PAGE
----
Teacher Union Head Cautious On PSSA Results

Students spend more than 100 classroom hours a year on test preparation.

By Andrea Sears of Public News Service PA
for The Post Publications

HARRISBURG PA – The latest school-level scores on statewide standardized tests show some improvement over 2015, but a proclaimed education advocate in Pennsylvania cautions they don’t tell the whole story.

A slightly higher percentage of public school students passed the Pennsylvania System of School Assessment – or PSSA – and Keystone Exams during 2016. Jerry Oleksiak, president of the Pennsylvania State Education Association, claimed test scores offer only a snapshot of education in the state.

“They don’t tell us everything we need to know about our schools,” Oleksiak said. “So while we’re happy to see some of the progress being made, my question is always, ‘What is that costing us in terms of the things we are giving up in our schools?'”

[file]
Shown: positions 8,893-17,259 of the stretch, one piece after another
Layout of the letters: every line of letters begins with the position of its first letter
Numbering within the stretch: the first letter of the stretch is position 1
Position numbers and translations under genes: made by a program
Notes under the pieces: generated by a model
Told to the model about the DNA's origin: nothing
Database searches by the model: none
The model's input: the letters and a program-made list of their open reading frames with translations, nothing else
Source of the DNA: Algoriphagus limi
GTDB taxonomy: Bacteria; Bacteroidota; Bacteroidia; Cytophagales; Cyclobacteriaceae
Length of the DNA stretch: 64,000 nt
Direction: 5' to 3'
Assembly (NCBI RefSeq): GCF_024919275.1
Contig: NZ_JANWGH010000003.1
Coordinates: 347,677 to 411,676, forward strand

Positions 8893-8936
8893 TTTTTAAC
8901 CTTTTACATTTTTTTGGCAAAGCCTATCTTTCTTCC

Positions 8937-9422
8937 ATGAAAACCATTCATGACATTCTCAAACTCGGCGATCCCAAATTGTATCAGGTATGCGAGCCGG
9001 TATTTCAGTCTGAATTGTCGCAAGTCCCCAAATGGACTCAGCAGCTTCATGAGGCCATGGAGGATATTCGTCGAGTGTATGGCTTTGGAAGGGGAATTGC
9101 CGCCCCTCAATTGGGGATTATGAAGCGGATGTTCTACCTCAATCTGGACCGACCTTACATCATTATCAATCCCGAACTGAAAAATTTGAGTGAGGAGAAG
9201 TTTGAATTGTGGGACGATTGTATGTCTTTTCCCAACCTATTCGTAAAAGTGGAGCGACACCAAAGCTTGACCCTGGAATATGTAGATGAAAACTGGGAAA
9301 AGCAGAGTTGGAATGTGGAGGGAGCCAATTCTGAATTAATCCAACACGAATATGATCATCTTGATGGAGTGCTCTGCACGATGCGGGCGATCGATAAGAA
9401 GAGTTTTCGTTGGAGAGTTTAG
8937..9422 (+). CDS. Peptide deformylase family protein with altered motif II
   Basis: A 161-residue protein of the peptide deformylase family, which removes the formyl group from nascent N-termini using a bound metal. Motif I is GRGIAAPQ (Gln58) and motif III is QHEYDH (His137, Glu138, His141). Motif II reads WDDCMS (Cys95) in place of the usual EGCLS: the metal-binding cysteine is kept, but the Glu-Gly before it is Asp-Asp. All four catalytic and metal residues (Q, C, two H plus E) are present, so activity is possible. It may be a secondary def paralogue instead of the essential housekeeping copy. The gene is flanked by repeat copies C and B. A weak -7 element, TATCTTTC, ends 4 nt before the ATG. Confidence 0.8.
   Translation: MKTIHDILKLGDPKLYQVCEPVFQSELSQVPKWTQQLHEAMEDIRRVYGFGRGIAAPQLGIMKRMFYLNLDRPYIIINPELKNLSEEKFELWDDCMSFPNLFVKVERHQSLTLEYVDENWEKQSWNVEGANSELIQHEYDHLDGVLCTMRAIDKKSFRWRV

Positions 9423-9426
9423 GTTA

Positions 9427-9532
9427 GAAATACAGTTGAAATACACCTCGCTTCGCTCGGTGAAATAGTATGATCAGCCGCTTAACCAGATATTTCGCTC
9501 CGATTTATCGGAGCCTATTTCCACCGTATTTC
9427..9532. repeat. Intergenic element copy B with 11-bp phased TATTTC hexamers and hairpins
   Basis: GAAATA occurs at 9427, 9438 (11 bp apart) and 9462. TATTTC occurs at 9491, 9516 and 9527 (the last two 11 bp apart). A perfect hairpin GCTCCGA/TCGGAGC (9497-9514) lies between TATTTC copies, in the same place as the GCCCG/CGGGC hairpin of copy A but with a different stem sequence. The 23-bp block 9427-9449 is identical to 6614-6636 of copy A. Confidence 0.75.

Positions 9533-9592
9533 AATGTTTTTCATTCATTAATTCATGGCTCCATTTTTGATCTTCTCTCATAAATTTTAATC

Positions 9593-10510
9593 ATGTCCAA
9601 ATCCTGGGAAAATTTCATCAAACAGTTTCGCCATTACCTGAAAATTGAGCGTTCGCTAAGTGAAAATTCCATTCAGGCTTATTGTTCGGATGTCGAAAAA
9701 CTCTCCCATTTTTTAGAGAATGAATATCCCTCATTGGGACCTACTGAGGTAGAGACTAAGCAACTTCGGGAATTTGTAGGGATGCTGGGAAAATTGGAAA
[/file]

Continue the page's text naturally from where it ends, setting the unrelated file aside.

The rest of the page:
By the time students graduate from high school in Pennsylvania, according to the association, they have taken more than 100 standardized tests. Those same tests, it added, also are used to measure teacher performance.

Oleksiak estimated students now spend more than 100 classroom hours a year on test preparation alone. To do so, he added, some sacrifice art, music and elective courses. “Things that our kids love, that keep them in school,” he said. “We need to focus on what we know works for our kids, and filling in bubble sheets on standardized tests do not do that.”

Change might be ahead. Congress during 2015 passed the “Every Student Succeeds Act,” a successor to “No Child Left Behind.” Oleksiak said he sees the new law’s modified testing requirements as an opening for positive change on the state level.

“We’re hopeful that our Department of Education and the Wolf Administration will look at this, and see this as an opportunity to take some of that emphasis off the high-stakes testing that’s going on in our schools,” he said.

Photo from Alberto G. via Flickr